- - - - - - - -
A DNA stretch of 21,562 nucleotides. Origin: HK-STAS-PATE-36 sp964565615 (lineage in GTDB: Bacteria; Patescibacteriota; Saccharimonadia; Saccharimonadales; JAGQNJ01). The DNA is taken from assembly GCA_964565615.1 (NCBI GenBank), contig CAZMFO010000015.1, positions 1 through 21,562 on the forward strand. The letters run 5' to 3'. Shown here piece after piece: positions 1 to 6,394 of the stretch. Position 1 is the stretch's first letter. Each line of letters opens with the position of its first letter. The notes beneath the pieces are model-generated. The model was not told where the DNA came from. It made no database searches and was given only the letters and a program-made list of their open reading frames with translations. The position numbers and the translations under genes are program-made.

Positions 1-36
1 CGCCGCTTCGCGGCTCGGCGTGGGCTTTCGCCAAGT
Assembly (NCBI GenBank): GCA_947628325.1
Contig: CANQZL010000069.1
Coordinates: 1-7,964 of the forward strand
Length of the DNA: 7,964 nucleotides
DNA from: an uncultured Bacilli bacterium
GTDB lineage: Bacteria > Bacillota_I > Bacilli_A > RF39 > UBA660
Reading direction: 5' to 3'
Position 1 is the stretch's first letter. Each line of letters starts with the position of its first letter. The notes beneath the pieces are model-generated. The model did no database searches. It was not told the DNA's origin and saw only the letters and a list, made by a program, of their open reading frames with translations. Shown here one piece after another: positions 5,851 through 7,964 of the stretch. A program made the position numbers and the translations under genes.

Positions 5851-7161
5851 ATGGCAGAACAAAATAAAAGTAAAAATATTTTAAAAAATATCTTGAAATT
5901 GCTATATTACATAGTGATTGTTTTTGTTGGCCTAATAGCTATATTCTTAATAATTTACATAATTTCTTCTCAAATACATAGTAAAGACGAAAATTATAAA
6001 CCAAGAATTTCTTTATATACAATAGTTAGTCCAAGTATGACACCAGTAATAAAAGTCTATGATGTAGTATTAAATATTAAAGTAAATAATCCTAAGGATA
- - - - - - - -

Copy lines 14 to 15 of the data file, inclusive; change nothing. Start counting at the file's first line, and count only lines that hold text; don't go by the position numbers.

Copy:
5901 GCTATATTACATAGTGATTGTTTTTGTTGGCCTAATAGCTATATTCTTAATAATTTACATAATTTCTTCTCAAATACATAGTAAAGACGAAAATTATAAA
6001 CCAAGAATTTCTTTATATACAATAGTTAGTCCAAGTATGACACCAGTAATAAAAGTCTATGATGTAGTATTAAATATTAAAGTAAATAATCCTAAGGATA